–   As a society we want more things than we’re willing to pay for.   That’s understandable – who doesn’t want more than what they pay for?   I always like to get a good deal on things.   I like the idea of putting a tangible amount to the measure and putting it out to the public on what things actually cost per household.   I would love to see a website that had goverment expenditures on everything broken down to per capita, i.e. “we spend X amount per person on foreign aid to Djibouti and Y on the military presence in Korea”.   It’s easy for us as citizens to say “they should do this” and “they should do that” when we’re not directly seeing the bill but if we actually saw the costs I think the conversation on a lot of things would be a lot different.   By putting out the costs you’re not exactly making judgments on whether or not it’s a good deal, but you’re letting the taxpayers theoretically decide whether or not they think it’s a worthwhile expenditure.    The elephant in the room on that subject is that a lot of those expenditures get passed on to future generations through government debt.    At any rate, I think most people are really disconnected from what things actually cost.  I think sometimes people think that these decisions to cut services are made just because someone has a spiteful heart and wants to make their life miserable rather than fiscal reality.

–  To use another colloquialism, a lot of our financial system really seems like a giant game of hot potato.  Just keep passing it on.   Eventually it’s going to get too hot for someone to hold.   The US government can always print money, cities can issue bonds and raise taxes, but someone has to be willing to buy those bonds and raising taxes could chase away people who would otherwise pay in.   Das FedGov can unload every bond they issue to the Federal Reserve.      I went a little deeper into this subject (and some of America’s muncipal/state debt woes) in this article:   Scranton Mayor Slashes Pay For All City Employees to Mininum Wage – Austerity Comes To America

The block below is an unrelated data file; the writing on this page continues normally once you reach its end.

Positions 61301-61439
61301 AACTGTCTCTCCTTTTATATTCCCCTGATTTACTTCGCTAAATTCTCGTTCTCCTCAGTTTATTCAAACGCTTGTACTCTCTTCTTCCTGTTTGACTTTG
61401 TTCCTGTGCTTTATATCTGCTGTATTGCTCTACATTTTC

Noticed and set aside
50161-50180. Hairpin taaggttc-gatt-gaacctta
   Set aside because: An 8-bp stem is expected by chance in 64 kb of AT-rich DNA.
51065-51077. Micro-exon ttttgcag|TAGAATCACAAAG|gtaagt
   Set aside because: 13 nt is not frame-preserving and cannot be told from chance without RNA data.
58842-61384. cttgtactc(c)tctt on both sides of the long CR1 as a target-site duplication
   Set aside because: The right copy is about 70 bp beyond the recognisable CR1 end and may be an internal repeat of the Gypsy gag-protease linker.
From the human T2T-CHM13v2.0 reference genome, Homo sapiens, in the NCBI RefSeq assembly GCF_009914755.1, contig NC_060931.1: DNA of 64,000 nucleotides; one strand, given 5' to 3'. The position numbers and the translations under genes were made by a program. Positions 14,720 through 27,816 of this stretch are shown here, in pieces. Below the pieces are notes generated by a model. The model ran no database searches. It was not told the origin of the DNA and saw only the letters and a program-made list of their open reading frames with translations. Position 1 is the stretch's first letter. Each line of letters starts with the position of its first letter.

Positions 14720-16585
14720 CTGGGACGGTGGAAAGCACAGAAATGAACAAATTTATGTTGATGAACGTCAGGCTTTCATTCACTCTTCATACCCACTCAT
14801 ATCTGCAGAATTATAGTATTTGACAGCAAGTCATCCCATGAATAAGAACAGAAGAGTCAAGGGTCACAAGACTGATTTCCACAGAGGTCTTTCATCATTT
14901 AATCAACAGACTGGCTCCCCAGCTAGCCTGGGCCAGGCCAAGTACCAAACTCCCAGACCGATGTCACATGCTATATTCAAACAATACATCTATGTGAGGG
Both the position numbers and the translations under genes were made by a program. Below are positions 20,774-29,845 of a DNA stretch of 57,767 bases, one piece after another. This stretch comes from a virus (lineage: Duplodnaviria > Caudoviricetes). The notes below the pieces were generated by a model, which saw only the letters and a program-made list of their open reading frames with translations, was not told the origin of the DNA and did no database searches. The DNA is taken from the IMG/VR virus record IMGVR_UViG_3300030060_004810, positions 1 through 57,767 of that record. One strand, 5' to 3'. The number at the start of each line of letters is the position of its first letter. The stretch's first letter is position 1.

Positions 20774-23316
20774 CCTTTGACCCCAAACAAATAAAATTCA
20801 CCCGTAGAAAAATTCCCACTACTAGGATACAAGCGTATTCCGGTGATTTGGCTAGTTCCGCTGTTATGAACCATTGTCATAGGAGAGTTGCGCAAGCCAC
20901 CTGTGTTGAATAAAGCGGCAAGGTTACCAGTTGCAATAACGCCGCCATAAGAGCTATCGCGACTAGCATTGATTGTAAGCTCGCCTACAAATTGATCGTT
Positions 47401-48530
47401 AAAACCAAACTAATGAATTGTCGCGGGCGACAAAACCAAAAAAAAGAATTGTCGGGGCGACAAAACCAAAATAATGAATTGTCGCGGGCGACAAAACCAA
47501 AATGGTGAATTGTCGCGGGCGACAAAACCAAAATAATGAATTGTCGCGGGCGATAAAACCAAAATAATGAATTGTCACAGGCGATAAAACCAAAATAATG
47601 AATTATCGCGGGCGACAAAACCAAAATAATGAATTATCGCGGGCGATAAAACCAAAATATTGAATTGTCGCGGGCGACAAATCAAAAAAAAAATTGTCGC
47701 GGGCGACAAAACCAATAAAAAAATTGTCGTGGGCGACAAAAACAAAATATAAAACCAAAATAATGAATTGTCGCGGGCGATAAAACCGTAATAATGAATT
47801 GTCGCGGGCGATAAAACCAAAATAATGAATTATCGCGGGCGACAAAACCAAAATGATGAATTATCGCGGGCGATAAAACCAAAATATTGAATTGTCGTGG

–   Unfortunately it’s easy for politicians to make deals that they won’t be around to take the heat for.     This kind of ties into the “people want more than they’re willing to pay for” idea.    Sometimes tough decisions don’t make good material for reelection campaigns.

–  I think we’ll be seeing more of this in the years to come as local governments are going to have to keep making cuts in order to stay afloat.   People aren’t going to like it, either.    At the end of the day, there’s usually only so much money coming in and only so much you can do with it so difficult decisions will have to be made.   When a city gets over the head in debt, they’ll go to the county.  When a county gets in over their head, they’ll go to the state.  When the state is over their head, they’ll go to the federal government.   The economies of many US states are quite large (especially California and Illinois – two states in a lot of trouble) so a state going under will probably have a big effect on international scene, just like Greece has been.     People around the country and within states aren’t going to be happy about bailing out other cities/states.    Should be an interesting ride…